Faculty of LawLaw – Staatsexamen
Students of law work methodically to build solid knowledge of current law (legal dogmatics), and learn how to apply this to legal cases. The degree programme in law equips students with skills required to work systematically and conceptually to understand and apply legal concepts. The course also covers the relevant historical, philosophical and theoretical foundations of law.
Facts & Formalities
|Type of programme||Undergraduate|
|Start of programme||Winter semester only|
|Standard period of study||10 semesters|
|Language(s) of instruction||German|
|Fees and contributions||171.75 € / Semester|
|Application procedure||Subjects with admission restriction in the scope of the dialogue-oriented services procedure|
|Application deadlines||Information about deadlines can be obtained after you have put together a degree program.|
The degree programme in law equips students with knowledge of current law, and the ability to systematically assess and critically reflect on legal cases. Students do not simply learn norms and court rulings, but gain understanding of structures and methods. Students gain analytical skills, the ability to present precise arguments, and make accurate and academically informed statements. The degree programme therefore also covers subjects including the philosophy of law, the history of law, the sociology of law, legal methods and comparative law, as well as practical elements such as courses and lectures taught by practicing lawyers, work placements and moot courts (simulated court processes).
Students consider the most important aspects of civil law, criminal law and public law, and develop a specialism in relation to either international, European or procedural law.
- Civil law (private law), which focusses on civil rights, concerns the legal relationships between individuals (e.g. contracts, compensation, family, inheritance and employment law).
- Criminal law considers the development and enforcement of punishment by the state.
- Public law concerns laws imposed by the state as a sovereign body, and in particular, governs relationships between individuals and the state (constitutional law and administrative law).
- Students select a specialism in an area of law in which they gain specialist knowledge. Specialisms might include criminology, taxation law, commercial law or international law.
Throughout the degree programme, students also consider subjects including the history of law, philosophy of law and methodology.
The degree programme prepares students to embark on in-service training (Referendardienst), and for subsequent training in a legal profession. Graduates of law might also pursue a career in politics, business, the media, in associations and international organisations.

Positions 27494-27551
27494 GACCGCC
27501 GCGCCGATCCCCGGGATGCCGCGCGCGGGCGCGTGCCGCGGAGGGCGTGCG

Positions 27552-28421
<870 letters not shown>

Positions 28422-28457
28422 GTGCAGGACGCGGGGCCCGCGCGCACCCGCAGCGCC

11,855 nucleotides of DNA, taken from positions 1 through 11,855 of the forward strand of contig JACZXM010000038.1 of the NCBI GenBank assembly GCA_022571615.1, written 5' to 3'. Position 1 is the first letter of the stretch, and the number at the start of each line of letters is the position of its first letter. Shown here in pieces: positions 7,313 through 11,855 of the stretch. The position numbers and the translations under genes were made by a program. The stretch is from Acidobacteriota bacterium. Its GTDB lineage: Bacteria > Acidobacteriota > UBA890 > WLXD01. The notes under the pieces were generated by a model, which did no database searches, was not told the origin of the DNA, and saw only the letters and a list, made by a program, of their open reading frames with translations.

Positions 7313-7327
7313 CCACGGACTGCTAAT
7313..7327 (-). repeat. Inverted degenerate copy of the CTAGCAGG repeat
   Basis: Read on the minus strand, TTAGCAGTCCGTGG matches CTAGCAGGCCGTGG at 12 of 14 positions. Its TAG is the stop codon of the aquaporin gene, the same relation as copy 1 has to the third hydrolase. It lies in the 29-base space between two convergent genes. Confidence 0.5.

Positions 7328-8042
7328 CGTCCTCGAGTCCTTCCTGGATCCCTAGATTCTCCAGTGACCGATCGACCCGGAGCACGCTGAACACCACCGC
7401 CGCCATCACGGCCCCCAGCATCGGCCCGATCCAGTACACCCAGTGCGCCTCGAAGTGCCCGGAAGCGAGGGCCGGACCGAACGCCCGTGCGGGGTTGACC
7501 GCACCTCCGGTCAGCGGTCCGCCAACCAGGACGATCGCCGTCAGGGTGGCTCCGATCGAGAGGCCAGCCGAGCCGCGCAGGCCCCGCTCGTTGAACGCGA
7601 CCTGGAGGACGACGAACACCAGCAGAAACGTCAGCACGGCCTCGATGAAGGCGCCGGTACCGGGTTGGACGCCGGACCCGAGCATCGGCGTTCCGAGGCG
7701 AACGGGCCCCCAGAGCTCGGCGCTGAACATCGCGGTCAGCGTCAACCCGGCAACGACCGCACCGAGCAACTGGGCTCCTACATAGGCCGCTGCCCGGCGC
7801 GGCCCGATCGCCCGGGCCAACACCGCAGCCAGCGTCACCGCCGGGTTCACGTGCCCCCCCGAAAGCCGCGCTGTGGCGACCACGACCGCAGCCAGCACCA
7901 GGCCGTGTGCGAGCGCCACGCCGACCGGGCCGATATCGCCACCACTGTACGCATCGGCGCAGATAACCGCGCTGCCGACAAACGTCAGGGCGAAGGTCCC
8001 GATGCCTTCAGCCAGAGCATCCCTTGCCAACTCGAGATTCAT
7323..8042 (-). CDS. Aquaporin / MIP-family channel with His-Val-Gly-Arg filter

In the first three semesters (foundation degree), students attend lectures, practice classes and working groups in which course content is applied to legal cases from within the three main areas of law: civil law, criminal law and public law. Students also study another foundational subject. After completing the intermediary examination, students further their knowledge in the three areas of legal dogmatics over the following three semesters (stage 2 studies). They also study a minimum of two additional foundational subjects. Alongside this, they also develop a specialism. Students select this from the twelve subjects offered. These include:
- SB 1:History of Law and Historical Comparative Law
- SB 2: Criminal Sciences
- SB 3: Institute for German and European Administrative Law
- SB 4: Employment Law and Social Law
- SB 5a: Taxation law
- SB 5b: Commercial Law
- SB 6: Commercial Law and European Law
- SB 7: Civil Procedure Law
- SB 8a: International Private and Procedural Law
- SB 8b: International Law
- SB 9: Medical and Health Law
The Faculty of Law encourages students to spend a period of study abroad, with a duration of one to three semesters. Students are generally advised to spend this period abroad in the middle phase of their course. This lengthens the total period of study, but serves to build students’ understanding of law and gives them the opportunity to gain an extra qualification which is viewed positively in a professional context.
During the final two semesters, students prepare intensively for the examination. During this period, students are supported by the exam preparation course “HeidelPräp!“, as part of which lectures are repeated, students attend courses in small groups, sit marked mock examinations, and take a mock oral examination. The “Villa HeidelPräp! – Haus der Examensvorbereitung” is a designated area where students who are preparing for the examination can study, concentrate and access supervised learning. The first law examination consists in the University’s areas of specialism (30% of the final grade) and the compulsory state examination (70% of the final grade). After successfully passing the examination, students are able to complete their in-service training (Rechtsreferendariat) in any of the sixteen federal states.